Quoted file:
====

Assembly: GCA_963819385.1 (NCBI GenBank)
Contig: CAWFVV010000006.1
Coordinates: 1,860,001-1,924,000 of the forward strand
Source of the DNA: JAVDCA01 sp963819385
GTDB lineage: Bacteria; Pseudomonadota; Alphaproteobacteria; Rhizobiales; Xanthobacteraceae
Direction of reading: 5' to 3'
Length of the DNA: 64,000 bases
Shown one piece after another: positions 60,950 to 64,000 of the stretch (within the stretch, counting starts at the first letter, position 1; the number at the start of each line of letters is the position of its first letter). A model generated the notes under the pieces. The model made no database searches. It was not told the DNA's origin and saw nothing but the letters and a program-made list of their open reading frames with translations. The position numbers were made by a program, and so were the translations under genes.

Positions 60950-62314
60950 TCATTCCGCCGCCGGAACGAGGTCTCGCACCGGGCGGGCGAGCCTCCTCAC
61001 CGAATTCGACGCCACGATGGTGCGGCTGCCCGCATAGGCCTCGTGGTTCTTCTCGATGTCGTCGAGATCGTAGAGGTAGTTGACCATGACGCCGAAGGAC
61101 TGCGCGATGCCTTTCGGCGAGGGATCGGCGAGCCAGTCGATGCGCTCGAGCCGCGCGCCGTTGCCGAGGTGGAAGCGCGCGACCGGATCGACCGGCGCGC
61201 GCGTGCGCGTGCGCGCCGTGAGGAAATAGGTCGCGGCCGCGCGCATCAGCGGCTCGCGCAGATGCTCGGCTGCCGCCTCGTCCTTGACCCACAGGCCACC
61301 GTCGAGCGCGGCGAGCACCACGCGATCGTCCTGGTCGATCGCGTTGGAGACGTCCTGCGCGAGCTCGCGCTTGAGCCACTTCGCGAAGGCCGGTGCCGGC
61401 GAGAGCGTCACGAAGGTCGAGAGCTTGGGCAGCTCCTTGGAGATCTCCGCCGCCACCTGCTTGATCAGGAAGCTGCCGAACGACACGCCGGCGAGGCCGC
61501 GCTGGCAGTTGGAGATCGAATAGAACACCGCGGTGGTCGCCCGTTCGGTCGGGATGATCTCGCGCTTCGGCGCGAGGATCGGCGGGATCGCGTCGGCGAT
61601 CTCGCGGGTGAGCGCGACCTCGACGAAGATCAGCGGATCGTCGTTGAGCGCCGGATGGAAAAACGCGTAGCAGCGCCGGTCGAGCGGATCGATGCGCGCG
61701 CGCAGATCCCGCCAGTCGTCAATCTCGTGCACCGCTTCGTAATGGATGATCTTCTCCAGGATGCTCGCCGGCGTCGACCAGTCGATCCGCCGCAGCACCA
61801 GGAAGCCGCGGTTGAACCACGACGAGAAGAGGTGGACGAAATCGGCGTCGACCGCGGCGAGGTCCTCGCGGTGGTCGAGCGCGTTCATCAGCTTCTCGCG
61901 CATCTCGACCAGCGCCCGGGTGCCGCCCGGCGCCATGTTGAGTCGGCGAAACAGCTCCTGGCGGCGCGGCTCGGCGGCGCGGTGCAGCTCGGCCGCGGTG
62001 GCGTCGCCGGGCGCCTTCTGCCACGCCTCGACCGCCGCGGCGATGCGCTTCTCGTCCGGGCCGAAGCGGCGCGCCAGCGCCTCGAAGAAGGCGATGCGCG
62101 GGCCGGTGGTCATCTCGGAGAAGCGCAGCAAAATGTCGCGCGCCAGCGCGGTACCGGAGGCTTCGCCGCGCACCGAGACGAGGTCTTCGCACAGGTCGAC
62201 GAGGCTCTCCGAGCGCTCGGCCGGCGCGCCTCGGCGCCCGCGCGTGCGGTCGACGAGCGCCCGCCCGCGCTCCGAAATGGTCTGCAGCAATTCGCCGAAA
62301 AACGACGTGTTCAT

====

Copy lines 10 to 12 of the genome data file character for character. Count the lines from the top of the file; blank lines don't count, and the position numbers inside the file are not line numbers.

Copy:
60950 TCATTCCGCCGCCGGAACGAGGTCTCGCACCGGGCGGGCGAGCCTCCTCAC
61001 CGAATTCGACGCCACGATGGTGCGGCTGCCCGCATAGGCCTCGTGGTTCTTCTCGATGTCGTCGAGATCGTAGAGGTAGTTGACCATGACGCCGAAGGAC
61101 TGCGCGATGCCTTTCGGCGAGGGATCGGCGAGCCAGTCGATGCGCTCGAGCCGCGCGCCGTTGCCGAGGTGGAAGCGCGCGACCGGATCGACCGGCGCGC